Once the problem is identified, it’s time to look what solution the startup has come up with.
Making sense of the solution the startup offers requires asking yourself the right questions, and figuring out the startup and its idea in more depth. The following will guide you along understanding the solution the startup has come up with.
How have they solved the problem?
First, it is important to look into how the startup is solving the problem. A good start would be to map down their business idea.
- What is the solution that they’re offering?
- What is the idea they’re presenting?
- What is the product or service they’re offering?
- Are they even solving the problem?
Once the business idea or the solution is defined, it’s important to ask, who are the people who need it. The key here is to look at the startup’s value proposition. Value proposition focuses on how the company is creating value to its customers.
Why is the solution unique?
Once you have figured out how the startup solves the problem, it is worth asking, what makes their solution unique. What are the key features that differentiate their product or service from others? Asking these questions help to understand the competitive advantage that makes them different from the competitors.
Startups, who have created a unique solution or have a competitive advantage over their competitors, have better odds to do well compared to startups, who haven’t.
One aspect that helps to determine the uniqueness of the solution, is owning patents, proprietary solutions or other types of intellectual property. When a startup has one of those, it counts as a competitive advantage and the company is then protected from others copying that solution. This is definitely a good sign.
On the other side, not owning any patents or proprietary solutions, doesn’t mean the startup is destined to fail. Often startups lack the funds, time or other means to file for patents, and find it more important to go to the market and start generating revenue.
Software solutions can be more difficult to patent since they need to meet specific patentability criteria. In those cases, the uniqueness of the solution can lie in better customer service, smarter marketing or better business effectiveness than the competitors’.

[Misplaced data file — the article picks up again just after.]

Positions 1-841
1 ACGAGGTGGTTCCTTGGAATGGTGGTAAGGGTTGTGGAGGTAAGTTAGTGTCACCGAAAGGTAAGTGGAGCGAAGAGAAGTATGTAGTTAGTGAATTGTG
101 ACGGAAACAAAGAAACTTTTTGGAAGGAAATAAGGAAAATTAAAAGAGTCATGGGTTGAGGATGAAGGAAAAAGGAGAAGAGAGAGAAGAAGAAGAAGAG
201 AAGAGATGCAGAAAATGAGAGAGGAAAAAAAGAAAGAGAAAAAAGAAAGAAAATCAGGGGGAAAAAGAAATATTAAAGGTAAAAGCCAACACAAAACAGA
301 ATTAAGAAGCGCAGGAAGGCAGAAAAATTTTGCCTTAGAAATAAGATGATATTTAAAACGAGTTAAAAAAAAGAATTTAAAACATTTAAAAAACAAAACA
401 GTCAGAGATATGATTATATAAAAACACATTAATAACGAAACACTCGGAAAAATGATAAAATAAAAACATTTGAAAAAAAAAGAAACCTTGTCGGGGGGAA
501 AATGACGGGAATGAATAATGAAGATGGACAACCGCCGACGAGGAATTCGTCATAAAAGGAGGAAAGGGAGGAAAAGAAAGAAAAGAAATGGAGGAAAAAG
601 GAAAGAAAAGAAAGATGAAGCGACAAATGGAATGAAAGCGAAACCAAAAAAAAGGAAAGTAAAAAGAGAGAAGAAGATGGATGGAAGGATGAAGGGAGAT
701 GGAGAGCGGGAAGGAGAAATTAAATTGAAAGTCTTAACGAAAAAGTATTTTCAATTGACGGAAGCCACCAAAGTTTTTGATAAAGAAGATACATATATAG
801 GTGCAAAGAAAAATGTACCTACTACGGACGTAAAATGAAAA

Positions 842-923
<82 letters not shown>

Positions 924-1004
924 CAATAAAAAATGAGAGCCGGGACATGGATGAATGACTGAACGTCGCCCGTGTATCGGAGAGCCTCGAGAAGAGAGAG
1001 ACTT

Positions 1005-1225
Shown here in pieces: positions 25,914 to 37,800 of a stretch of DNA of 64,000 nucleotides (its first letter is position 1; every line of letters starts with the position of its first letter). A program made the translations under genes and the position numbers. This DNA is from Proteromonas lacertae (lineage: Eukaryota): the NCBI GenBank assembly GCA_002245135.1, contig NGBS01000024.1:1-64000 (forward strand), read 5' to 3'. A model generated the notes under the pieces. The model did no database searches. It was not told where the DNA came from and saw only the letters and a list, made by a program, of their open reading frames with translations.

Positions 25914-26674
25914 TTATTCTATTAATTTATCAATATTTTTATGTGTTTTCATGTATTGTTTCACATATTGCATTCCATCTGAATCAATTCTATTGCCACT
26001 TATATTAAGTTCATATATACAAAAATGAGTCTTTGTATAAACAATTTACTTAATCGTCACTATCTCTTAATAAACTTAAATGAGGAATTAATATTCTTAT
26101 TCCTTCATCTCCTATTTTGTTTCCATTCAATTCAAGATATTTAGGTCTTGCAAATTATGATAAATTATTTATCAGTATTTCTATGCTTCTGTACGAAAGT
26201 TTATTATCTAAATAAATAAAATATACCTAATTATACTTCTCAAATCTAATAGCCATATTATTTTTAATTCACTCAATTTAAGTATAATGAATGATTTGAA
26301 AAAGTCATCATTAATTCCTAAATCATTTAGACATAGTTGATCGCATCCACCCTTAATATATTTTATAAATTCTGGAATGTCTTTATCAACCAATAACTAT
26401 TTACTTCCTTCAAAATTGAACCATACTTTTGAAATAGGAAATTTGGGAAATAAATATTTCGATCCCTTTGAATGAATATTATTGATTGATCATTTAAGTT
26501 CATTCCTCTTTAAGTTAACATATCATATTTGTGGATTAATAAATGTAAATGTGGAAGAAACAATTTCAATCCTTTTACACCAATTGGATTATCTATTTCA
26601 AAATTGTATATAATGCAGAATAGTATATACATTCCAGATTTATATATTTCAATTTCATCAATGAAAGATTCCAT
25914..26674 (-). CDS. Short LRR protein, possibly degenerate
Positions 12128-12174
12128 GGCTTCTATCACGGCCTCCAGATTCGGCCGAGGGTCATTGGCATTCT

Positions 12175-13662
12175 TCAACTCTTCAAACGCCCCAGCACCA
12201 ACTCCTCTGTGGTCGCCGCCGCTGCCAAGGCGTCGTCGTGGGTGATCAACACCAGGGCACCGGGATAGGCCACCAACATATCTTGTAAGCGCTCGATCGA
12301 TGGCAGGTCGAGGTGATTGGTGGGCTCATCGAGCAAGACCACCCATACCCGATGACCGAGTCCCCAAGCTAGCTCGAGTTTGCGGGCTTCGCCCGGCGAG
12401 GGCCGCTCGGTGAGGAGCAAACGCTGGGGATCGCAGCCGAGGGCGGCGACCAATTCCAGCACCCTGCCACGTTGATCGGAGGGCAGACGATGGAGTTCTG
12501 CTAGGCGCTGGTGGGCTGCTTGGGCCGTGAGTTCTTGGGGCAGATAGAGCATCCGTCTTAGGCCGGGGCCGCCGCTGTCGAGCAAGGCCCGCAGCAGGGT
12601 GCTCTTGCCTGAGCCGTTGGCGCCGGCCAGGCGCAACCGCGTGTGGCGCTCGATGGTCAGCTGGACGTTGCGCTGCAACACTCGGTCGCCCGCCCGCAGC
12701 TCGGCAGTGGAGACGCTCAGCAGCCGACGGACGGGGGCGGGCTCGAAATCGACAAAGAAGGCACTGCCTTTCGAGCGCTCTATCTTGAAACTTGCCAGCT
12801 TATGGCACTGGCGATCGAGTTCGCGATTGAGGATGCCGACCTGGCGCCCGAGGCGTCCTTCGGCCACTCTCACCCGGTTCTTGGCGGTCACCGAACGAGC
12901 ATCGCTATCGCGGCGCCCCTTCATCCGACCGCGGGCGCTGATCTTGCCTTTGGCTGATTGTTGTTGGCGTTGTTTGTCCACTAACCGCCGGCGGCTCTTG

Does the solution create a viable business model?
No matter how unique the solution is, it has to be possible to make money using it. This is where the business plan comes into play. The business model defines how the startup will generate revenue from its idea.
The idea that the startup is working with often determines their business model. It should be the heart of every startup because, without a clear plan to generate revenue, the company will struggle to make money and survive in the long run.
There is no universal business model that works for everyone. Different types of businesses require different types of business models. Determining, if the business model the startup has chosen, is viable, needs to be looked at in a case-by-case manner.
The Solution Checklist
To sum this all up, we have prepared a checklist. The more “yes” answers you get, the better. But keep in mind, that a startup does not have to check out on every question. If they would, then they probably wouldn’t be asking you for an investment.
The Funderbeam Guide for New Investors
In case you missed the previous chapters in our series and want to know more, check them out here:
- Investing in Startups: 10 Checks Before Your First Deal
- 1) The Problem — Analysing Your First Investment
- More coming soon!
Funderbeam consists of three parts:
- Free data intelligence on investors and startups
- Tools for startups to raise funds and for investors to co-invest
- A marketplace for investors to buy and sell their investments
Our vision is to provide everyone in the world with equal opportunities, whether you are building a company, or looking to fund the next big thing. What if the next Silicon Valley is not a place, but a platform?
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